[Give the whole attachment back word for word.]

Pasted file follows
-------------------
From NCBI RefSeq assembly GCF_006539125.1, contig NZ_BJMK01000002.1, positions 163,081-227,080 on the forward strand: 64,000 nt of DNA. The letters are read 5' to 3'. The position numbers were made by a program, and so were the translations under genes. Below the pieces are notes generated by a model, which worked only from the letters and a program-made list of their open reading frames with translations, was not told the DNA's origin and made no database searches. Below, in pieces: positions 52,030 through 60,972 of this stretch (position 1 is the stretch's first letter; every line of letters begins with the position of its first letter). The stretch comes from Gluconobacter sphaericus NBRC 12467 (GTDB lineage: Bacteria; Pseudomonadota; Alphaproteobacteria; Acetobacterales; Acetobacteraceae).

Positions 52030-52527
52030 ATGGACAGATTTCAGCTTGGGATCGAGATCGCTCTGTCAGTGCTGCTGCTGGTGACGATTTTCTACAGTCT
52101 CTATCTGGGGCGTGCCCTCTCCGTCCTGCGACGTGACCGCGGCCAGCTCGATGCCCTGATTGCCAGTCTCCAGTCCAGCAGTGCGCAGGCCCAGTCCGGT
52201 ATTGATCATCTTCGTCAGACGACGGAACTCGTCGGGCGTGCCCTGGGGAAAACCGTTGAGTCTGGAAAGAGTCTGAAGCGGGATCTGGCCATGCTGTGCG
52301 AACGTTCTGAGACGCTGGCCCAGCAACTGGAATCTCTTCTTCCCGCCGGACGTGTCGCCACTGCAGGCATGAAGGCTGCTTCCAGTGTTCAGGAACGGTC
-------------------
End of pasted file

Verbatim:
From NCBI RefSeq assembly GCF_006539125.1, contig NZ_BJMK01000002.1, positions 163,081-227,080 on the forward strand: 64,000 nt of DNA. The letters are read 5' to 3'. The position numbers were made by a program, and so were the translations under genes. Below the pieces are notes generated by a model, which worked only from the letters and a program-made list of their open reading frames with translations, was not told the DNA's origin and made no database searches. Below, in pieces: positions 52,030 through 60,972 of this stretch (position 1 is the stretch's first letter; every line of letters begins with the position of its first letter). The stretch comes from Gluconobacter sphaericus NBRC 12467 (GTDB lineage: Bacteria; Pseudomonadota; Alphaproteobacteria; Acetobacterales; Acetobacteraceae).

Positions 52030-52527
52030 ATGGACAGATTTCAGCTTGGGATCGAGATCGCTCTGTCAGTGCTGCTGCTGGTGACGATTTTCTACAGTCT
52101 CTATCTGGGGCGTGCCCTCTCCGTCCTGCGACGTGACCGCGGCCAGCTCGATGCCCTGATTGCCAGTCTCCAGTCCAGCAGTGCGCAGGCCCAGTCCGGT
52201 ATTGATCATCTTCGTCAGACGACGGAACTCGTCGGGCGTGCCCTGGGGAAAACCGTTGAGTCTGGAAAGAGTCTGAAGCGGGATCTGGCCATGCTGTGCG
52301 AACGTTCTGAGACGCTGGCCCAGCAACTGGAATCTCTTCTTCCCGCCGGACGTGTCGCCACTGCAGGCATGAAGGCTGCTTCCAGTGTTCAGGAACGGTC